CBS on Wednesday unveiled its first prime-time schedule in more than 20 years that did not have the imprint of its former chairman, Leslie Moonves, whose long iron-willed run at the company ended last year amid sexual harassment allegations.
In some ways, the program slate for the 2019-20 TV season maintains the formula that worked during the Moonves era with shows featuring familiar big-name TV stars such as Patricia Heaton and Paulie Perrette and bankable, well-known creators such as Chuck Lorre, who brought the network “The Big Bang Theory” and “Two and a Half Men.”
But there is also a stark departure from the Moonves house style, with nonwhites or women (or both) in lead roles in seven of the network’s eight new shows. For years, CBS has come under fire for a lack of minorities and women in leading and key roles.
On Wednesday, CBS executives touted “All Rise,” a legal drama with Simone Missick as a Los Angeles County judge. Dramas featuring a black actress in a central role have been rare on CBS. The last one in recent memory was “Extant,” a 2014 summer series with Halle Berry.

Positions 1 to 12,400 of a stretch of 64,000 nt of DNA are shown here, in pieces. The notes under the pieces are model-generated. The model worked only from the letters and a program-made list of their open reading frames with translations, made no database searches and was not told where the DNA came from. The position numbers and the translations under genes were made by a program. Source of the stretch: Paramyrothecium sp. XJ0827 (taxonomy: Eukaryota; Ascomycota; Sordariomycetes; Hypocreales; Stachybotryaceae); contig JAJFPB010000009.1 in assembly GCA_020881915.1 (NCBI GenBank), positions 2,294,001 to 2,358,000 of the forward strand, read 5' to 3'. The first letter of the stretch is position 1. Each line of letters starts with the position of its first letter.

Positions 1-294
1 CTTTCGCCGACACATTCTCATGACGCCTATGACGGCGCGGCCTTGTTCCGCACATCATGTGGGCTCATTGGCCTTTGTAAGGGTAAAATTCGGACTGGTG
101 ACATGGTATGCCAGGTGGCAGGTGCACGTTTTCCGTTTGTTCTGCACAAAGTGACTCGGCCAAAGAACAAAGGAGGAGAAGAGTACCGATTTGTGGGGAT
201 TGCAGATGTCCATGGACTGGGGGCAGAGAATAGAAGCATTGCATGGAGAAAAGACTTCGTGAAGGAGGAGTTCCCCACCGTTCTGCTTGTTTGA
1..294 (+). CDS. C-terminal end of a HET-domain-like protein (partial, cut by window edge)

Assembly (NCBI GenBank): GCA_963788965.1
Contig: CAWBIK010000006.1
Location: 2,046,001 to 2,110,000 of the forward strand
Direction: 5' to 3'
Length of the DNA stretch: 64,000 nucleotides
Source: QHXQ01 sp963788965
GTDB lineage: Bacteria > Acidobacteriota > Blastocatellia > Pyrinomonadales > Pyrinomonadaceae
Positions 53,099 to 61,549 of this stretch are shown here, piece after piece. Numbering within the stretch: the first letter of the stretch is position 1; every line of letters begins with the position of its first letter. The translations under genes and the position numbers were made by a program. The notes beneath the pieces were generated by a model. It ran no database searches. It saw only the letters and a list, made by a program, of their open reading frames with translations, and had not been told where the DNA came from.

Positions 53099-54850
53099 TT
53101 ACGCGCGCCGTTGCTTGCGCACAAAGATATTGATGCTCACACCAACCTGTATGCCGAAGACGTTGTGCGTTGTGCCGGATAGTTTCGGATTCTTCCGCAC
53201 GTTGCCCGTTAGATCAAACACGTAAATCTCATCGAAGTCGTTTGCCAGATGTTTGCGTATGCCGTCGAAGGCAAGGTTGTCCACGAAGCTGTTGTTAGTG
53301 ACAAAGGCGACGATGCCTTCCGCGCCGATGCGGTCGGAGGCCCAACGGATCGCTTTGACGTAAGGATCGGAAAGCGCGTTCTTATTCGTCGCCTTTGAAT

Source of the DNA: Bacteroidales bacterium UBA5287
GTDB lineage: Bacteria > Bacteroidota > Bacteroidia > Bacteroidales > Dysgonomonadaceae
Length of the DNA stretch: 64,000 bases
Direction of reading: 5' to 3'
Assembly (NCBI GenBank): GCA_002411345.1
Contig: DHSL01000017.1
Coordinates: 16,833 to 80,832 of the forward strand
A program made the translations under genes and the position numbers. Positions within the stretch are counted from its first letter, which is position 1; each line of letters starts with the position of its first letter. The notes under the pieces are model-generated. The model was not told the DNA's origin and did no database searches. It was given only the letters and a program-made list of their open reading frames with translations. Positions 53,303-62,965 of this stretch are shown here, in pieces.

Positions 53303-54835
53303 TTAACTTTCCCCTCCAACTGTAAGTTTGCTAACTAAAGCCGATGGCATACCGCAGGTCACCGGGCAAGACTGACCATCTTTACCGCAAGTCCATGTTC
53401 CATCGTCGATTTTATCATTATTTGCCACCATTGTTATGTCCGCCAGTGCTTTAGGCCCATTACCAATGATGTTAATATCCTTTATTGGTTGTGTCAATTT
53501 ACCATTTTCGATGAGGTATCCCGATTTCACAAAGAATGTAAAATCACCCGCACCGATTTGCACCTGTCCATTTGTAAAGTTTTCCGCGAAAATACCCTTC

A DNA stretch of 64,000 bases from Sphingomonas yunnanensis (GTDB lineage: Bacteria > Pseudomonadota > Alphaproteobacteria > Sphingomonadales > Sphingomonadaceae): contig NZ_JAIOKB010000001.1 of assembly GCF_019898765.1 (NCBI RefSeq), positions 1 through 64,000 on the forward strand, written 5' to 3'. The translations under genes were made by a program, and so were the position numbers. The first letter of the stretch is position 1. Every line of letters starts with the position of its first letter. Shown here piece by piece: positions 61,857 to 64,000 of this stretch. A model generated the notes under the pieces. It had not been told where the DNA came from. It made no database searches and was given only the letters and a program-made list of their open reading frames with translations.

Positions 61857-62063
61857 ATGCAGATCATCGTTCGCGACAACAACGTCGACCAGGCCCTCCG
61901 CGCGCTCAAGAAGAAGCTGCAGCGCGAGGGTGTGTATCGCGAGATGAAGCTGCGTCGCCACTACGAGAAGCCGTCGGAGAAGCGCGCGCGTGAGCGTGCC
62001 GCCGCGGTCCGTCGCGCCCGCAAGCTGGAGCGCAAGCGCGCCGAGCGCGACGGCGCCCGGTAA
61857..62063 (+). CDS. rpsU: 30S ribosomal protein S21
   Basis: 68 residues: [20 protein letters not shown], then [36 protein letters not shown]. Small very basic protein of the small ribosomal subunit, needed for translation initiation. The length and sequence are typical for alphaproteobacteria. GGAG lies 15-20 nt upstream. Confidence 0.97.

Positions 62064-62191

CBS Entertainment President Kelly Kahl, who presented the lineup at a news conference ahead of the network’s presentation to advertisers at Carnegie Hall in New York, said the casting was a continuation of efforts to improve diversity in its programming that began last year. The network’s top-rated new drama, “God Friended Me,” and comedy, “The Neighborhood,” both have black actors in lead roles.
But it was clear that Kahl’s team has turned it up a notch after a brutal year of scrutiny of the corporate culture for women and people of color at CBS amid the Moonves scandal. (Kahl had to spend much of his press session defending a decision to bring back the drama series “Bull” following revelations last year that Moonves authorized a $9-million payout to actress Eliza Duchku, who accused the show’s star Michael Weatherly of sexual harassment).
Privately, several CBS executives said there were a number of series and actors that would have been overlooked in the Moonves era, when a show’s potential with the network’s more traditional audience outweighed all other considerations, including diversity or inclusiveness.